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EXPERIMENTAL ANALYSIS OF THE IMPORTANCE OF THE DIFFERENT PHASES IN THE METAMORPHOSIS OF ORNITHODOROS PAPILLIPES IN THE TRANSMISSION OF THE SPIROCHAETES OF TICK-BORNE RELAPSING FEVER,
ARMY BIOLOGICAL LABS FREDERICK MD
Pagination or Media Count:
Larvae, fully or partially engorged on infected pigs, during repeated feeding in the same phase of development, attached themselves on a small scale and did not infect pigs. Considering that larvae which received spirochaetes by the transovarian route caused illness only in rare cases, the role of larvae in the transmission of spirochaetes to susceptible mammals must be considered as insignificant, but they do represent a phase during which the mass infection of ticks by spirochaetes can take place. Nymphs, infected in the previous stage or in the larval phase, infected pigs as a rule. Adult ticks may be infected with spirochaetosis either during the adult phase or by receiving the spirochaetes in one of the previous phases of metamorphosis. Adult ticks which have fed on infected pigs became capable of transmitting the spirochaete in no less than 100 days, and often werent infected at all. The significance of the various phases of development of Ornithodoros papillipes ticks in the infection of humans with tick-borne relapsing fever is unequal. The bites of larvae may cause illness only in exceptional cases. Nymphs, in passing through the several phases of their development, require nourishment more frequently than adults. The feeding of one state I nymph is sufficient for infecting a guinea pig. Author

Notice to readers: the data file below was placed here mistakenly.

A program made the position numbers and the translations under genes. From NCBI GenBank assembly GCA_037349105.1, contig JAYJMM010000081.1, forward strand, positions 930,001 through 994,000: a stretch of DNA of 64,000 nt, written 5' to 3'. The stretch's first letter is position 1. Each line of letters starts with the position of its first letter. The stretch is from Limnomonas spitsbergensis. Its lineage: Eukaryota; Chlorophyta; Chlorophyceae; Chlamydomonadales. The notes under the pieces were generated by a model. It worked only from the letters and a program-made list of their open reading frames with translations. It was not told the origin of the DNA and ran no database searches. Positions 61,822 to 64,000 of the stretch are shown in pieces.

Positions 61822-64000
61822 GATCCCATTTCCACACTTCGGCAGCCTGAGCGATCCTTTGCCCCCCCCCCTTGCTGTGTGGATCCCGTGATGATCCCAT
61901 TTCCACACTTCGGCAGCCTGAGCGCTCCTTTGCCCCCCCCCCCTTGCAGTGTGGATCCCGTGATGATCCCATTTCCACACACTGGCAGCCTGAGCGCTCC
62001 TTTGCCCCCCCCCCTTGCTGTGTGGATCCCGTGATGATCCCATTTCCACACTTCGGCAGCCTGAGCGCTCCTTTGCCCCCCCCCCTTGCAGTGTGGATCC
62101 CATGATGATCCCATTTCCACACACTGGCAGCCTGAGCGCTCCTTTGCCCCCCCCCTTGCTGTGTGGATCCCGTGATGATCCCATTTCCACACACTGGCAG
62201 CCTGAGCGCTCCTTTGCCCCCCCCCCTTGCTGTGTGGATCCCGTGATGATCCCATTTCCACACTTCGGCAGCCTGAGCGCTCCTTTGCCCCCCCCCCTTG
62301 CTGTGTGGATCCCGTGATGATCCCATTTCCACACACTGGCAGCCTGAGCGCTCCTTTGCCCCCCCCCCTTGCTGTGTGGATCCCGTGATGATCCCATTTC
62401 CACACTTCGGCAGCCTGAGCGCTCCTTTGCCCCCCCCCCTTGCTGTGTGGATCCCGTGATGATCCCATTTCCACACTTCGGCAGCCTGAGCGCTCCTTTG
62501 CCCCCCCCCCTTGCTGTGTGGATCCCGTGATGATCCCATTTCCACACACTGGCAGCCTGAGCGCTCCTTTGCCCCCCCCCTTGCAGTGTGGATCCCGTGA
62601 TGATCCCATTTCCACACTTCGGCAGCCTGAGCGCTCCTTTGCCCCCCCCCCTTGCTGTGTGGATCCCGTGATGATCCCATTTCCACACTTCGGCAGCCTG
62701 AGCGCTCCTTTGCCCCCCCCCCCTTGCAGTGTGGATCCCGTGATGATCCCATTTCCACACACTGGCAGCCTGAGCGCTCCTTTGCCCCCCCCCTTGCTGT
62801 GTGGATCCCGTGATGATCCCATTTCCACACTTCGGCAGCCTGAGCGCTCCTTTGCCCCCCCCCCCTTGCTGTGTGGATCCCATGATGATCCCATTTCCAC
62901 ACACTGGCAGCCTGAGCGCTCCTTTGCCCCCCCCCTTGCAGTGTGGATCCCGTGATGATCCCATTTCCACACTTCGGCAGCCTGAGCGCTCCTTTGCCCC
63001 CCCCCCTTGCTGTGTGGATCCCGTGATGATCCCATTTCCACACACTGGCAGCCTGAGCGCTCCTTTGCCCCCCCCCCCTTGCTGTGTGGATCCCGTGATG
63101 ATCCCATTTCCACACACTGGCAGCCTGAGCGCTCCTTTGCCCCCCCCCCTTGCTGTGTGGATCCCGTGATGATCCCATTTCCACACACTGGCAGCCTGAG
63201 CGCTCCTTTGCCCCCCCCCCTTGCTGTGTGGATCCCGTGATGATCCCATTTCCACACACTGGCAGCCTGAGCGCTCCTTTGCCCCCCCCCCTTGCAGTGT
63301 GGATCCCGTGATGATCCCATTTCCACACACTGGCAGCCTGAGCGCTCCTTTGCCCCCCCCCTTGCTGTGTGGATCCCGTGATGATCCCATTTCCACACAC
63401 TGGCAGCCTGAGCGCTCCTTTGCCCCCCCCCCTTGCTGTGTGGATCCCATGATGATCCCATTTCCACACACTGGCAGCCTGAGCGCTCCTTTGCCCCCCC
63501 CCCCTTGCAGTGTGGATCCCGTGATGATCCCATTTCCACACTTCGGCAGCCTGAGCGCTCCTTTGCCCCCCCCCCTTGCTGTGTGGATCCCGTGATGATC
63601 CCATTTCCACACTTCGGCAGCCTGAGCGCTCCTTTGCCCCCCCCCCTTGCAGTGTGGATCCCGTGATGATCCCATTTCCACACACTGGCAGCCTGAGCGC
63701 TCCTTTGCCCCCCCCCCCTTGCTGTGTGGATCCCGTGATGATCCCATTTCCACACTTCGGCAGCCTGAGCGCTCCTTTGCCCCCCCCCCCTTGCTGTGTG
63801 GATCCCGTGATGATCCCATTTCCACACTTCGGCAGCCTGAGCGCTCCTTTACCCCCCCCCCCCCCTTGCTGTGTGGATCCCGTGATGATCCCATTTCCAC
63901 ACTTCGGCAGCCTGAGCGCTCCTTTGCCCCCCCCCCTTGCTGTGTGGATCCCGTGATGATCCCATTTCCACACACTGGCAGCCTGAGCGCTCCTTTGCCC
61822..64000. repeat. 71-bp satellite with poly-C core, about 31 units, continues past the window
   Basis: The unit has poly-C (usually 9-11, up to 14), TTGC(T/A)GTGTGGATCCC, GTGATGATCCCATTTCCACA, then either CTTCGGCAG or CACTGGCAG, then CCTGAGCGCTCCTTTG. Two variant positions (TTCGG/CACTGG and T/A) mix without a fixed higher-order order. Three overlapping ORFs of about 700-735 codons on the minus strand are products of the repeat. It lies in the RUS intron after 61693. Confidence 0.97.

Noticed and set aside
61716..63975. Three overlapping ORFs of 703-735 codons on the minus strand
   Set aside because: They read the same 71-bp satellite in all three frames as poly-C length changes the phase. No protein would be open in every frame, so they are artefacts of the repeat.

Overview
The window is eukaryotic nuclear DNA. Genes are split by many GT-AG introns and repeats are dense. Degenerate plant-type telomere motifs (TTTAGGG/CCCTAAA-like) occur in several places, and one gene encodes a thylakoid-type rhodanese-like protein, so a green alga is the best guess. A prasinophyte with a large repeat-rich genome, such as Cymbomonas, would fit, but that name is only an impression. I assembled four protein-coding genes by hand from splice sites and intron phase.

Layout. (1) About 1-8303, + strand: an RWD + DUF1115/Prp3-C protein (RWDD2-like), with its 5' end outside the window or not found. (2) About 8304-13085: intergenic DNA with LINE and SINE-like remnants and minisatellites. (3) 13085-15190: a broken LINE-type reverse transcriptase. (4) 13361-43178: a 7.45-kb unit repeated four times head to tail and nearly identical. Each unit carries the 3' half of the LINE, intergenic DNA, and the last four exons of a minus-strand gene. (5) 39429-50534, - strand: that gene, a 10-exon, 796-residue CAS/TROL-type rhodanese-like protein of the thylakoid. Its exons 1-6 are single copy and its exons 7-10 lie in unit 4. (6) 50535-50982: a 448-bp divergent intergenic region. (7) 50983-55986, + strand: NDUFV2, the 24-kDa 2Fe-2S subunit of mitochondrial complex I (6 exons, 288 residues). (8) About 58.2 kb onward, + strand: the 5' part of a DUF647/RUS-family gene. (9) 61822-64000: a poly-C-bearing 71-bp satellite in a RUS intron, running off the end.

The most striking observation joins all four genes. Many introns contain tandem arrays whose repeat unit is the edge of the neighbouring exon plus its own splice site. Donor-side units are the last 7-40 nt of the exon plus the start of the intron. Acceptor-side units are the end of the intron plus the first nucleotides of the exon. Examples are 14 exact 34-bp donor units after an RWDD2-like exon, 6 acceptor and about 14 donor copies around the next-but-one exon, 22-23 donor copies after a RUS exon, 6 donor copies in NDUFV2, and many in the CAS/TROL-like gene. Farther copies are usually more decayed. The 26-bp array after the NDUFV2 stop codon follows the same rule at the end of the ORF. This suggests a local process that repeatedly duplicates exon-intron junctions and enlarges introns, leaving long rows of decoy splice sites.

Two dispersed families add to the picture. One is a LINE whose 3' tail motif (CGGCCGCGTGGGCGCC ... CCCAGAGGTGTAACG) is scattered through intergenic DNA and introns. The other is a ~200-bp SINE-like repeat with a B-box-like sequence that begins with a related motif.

APPROVED FOR PUBLIC RELEASE